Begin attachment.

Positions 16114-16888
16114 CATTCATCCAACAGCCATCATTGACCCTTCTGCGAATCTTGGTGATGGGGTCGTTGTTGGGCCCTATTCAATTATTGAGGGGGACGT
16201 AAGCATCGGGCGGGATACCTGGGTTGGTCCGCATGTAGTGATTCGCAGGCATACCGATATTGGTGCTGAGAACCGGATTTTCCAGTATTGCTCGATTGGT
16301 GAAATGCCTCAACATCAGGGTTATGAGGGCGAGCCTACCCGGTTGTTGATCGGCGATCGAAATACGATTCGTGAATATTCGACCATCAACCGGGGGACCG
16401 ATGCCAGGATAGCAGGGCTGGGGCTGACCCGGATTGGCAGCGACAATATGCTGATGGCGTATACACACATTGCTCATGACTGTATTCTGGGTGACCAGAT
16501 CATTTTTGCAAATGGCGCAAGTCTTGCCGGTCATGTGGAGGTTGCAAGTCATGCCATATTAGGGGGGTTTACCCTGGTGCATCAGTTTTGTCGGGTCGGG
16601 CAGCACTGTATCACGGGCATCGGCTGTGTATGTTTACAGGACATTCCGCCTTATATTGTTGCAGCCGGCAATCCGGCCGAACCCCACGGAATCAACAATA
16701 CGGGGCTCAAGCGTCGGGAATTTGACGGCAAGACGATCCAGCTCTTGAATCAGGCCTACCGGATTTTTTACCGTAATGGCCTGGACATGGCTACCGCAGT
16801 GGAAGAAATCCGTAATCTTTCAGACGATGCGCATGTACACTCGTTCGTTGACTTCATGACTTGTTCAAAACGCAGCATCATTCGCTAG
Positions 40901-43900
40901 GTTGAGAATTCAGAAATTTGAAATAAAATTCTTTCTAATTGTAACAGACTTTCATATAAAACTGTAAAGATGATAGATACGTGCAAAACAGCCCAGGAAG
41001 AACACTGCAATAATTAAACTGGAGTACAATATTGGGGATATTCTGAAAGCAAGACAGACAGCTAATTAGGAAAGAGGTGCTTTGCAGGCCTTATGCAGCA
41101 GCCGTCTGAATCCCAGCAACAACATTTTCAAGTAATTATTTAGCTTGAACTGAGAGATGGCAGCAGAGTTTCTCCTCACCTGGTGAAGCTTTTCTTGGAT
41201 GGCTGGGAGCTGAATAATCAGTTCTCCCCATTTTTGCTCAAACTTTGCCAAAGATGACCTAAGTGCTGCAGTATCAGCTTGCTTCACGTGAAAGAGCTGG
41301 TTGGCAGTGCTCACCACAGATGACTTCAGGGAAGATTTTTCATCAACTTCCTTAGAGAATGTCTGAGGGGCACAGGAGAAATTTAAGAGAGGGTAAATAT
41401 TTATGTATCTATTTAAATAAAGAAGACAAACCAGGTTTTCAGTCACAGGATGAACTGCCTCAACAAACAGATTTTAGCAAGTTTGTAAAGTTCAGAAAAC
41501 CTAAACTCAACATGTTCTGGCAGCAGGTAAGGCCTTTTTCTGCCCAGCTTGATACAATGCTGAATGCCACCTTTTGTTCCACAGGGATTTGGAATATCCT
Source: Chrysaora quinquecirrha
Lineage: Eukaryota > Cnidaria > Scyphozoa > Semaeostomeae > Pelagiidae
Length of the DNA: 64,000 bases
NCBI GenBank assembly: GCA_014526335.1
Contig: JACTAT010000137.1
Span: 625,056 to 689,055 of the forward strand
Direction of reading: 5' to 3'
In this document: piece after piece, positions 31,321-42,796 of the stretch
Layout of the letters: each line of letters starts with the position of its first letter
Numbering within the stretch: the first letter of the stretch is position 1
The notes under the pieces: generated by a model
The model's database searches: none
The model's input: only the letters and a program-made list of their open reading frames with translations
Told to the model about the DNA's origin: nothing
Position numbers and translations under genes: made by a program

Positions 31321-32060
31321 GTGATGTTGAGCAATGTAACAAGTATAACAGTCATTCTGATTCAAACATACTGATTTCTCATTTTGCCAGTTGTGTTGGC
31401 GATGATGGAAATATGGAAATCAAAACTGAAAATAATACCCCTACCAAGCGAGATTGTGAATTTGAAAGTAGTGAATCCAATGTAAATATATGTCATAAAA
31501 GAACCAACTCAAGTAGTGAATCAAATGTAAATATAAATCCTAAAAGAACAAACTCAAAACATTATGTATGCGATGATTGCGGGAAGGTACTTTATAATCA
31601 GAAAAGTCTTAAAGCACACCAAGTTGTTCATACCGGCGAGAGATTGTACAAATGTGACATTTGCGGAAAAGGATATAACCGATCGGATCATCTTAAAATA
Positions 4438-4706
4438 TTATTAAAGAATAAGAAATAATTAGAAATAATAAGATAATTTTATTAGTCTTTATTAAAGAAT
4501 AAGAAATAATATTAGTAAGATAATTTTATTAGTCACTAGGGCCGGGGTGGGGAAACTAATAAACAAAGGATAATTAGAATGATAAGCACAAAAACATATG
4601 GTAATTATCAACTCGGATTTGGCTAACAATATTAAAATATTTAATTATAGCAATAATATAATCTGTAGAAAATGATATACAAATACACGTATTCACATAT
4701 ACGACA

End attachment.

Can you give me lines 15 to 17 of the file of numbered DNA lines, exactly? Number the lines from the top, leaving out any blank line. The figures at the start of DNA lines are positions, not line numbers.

41301 TTGGCAGTGCTCACCACAGATGACTTCAGGGAAGATTTTTCATCAACTTCCTTAGAGAATGTCTGAGGGGCACAGGAGAAATTTAAGAGAGGGTAAATAT
41401 TTATGTATCTATTTAAATAAAGAAGACAAACCAGGTTTTCAGTCACAGGATGAACTGCCTCAACAAACAGATTTTAGCAAGTTTGTAAAGTTCAGAAAAC
41501 CTAAACTCAACATGTTCTGGCAGCAGGTAAGGCCTTTTTCTGCCCAGCTTGATACAATGCTGAATGCCACCTTTTGTTCCACAGGGATTTGGAATATCCT